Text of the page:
What could possibly go wrong?

Onboard Assistant

General Motors is making use of its existing collaboration with Microsoft by exploring ways to incorporate a ChatGPT-powered assistant into its cars, Reuters reports, confirming an earlier Semafor report.

"ChatGPT is going to be in everything," GM Vice President Scott Miller told Reuters in an interview.

In other words, the carmaker is looking to cash in on the AI trend by shoehorning an AI chatbot, which has a strong tendency to lie and mislead, into its cars. What could possibly go wrong?

Clearly, very little thought has been put into the idea so far, with Miller spitballing some possible use cases.

Beyond executing simple commands like changing the volume, Miller says a future AI could provide users with information on using a car's features, be used to program a garage door, or even integrate your virtual calendar of choice.

Miller elaborated to Semafor that this could look like asking the car how to change a tire if one of them became flat, which could then prompt the car to play an instructional video.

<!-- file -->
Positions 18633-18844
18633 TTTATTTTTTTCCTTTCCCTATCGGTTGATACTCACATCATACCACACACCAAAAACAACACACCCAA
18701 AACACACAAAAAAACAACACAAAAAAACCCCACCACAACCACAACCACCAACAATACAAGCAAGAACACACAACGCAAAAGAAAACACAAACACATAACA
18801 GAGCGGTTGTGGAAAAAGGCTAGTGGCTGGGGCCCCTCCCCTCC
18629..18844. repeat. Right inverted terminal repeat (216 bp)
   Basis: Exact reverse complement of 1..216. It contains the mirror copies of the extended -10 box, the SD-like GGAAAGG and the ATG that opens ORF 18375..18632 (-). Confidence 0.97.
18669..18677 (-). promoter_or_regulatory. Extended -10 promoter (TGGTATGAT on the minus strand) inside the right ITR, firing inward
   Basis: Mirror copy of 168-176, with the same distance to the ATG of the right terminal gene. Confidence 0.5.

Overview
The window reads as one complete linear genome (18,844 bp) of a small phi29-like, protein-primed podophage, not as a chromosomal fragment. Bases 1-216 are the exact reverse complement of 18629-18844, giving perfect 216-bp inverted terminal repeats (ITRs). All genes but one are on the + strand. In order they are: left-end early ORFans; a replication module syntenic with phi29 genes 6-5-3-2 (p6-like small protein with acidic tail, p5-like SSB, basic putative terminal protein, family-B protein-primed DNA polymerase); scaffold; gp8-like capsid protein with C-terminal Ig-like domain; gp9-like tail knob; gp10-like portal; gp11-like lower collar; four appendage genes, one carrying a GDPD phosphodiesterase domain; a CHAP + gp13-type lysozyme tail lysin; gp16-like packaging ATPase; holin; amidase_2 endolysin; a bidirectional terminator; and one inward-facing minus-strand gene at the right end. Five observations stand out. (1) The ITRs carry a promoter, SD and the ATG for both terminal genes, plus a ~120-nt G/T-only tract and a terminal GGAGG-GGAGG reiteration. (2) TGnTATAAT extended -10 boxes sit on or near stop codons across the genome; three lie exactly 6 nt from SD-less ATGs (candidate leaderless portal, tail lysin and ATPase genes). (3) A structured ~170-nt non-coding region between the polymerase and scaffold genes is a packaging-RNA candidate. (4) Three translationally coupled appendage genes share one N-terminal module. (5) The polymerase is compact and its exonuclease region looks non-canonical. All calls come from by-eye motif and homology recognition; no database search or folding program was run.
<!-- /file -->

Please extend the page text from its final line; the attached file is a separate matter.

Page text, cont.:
Or, perhaps, it could even inform a driver on whether they should keep driving or pull over immediately.

In short, it won't exactly be KITT from the 80s TV show "Knight Rider," but it would be more than what cars currently can do.

"This shift is not just about one single capability like the evolution of voice commands, but instead means that customers can expect their future vehicles to be far more capable and fresh overall when it comes to emerging technologies," a GM spokesperson told Reuters.

Car Tech

Car companies have long had a terminal case of Silicon Valley envy, especially since all-powerful smartphones started making up for lackluster infotainment systems in almost every recently built car on the road today.

For better or worse, incorporating an AI chatbot that could potentially replace a smartphone assistant like Apple's Siri seems like a natural inevitability for the industry, especially given the general boom of investment in AI technology.

How that will work out with an AI like ChatGPT, which can be unreliable when it comes to dispensing factual information or working within a specific context, remains to be seen.

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